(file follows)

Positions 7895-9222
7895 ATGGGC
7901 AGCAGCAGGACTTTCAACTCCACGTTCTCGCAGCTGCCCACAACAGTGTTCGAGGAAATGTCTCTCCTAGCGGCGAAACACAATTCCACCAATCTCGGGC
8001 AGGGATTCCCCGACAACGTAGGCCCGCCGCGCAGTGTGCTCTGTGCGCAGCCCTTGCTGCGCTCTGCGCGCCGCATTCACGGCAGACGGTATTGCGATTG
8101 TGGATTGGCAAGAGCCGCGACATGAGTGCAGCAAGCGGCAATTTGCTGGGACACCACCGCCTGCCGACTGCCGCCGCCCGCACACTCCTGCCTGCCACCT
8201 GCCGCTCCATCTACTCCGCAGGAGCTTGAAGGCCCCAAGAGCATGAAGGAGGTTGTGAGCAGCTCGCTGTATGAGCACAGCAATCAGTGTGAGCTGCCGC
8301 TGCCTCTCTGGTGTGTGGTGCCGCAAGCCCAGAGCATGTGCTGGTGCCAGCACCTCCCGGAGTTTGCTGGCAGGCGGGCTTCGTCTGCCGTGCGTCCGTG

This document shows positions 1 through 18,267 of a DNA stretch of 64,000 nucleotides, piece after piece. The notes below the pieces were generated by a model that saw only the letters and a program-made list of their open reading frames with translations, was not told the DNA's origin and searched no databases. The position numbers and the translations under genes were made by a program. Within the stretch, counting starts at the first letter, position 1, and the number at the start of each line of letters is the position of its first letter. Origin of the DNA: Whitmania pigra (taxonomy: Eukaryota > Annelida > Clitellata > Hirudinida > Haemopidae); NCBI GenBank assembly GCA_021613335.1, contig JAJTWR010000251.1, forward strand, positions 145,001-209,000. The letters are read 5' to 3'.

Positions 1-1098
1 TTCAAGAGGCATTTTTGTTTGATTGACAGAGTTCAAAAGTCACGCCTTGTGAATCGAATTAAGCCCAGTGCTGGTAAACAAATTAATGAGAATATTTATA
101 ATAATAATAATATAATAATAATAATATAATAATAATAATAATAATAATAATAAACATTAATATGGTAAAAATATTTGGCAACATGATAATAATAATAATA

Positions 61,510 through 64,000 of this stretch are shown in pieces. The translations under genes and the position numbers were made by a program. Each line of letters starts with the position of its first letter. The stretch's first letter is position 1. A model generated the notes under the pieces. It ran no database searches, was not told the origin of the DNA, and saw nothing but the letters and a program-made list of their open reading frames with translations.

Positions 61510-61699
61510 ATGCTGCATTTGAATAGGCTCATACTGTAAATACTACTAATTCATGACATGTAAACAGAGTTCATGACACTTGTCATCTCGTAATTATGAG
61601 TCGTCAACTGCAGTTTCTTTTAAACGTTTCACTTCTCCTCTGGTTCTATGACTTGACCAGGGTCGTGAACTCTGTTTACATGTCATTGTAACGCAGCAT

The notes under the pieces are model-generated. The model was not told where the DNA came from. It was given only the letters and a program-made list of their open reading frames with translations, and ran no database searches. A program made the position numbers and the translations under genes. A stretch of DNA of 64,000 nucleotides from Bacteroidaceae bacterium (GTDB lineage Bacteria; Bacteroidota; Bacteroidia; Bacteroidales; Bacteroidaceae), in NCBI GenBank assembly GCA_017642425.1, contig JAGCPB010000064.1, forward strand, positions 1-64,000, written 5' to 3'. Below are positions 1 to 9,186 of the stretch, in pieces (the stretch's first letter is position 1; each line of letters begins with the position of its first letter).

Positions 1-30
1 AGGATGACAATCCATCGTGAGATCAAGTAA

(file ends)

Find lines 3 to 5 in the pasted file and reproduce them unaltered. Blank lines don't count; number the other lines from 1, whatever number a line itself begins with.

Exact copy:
7901 AGCAGCAGGACTTTCAACTCCACGTTCTCGCAGCTGCCCACAACAGTGTTCGAGGAAATGTCTCTCCTAGCGGCGAAACACAATTCCACCAATCTCGGGC
8001 AGGGATTCCCCGACAACGTAGGCCCGCCGCGCAGTGTGCTCTGTGCGCAGCCCTTGCTGCGCTCTGCGCGCCGCATTCACGGCAGACGGTATTGCGATTG
8101 TGGATTGGCAAGAGCCGCGACATGAGTGCAGCAAGCGGCAATTTGCTGGGACACCACCGCCTGCCGACTGCCGCCGCCCGCACACTCCTGCCTGCCACCT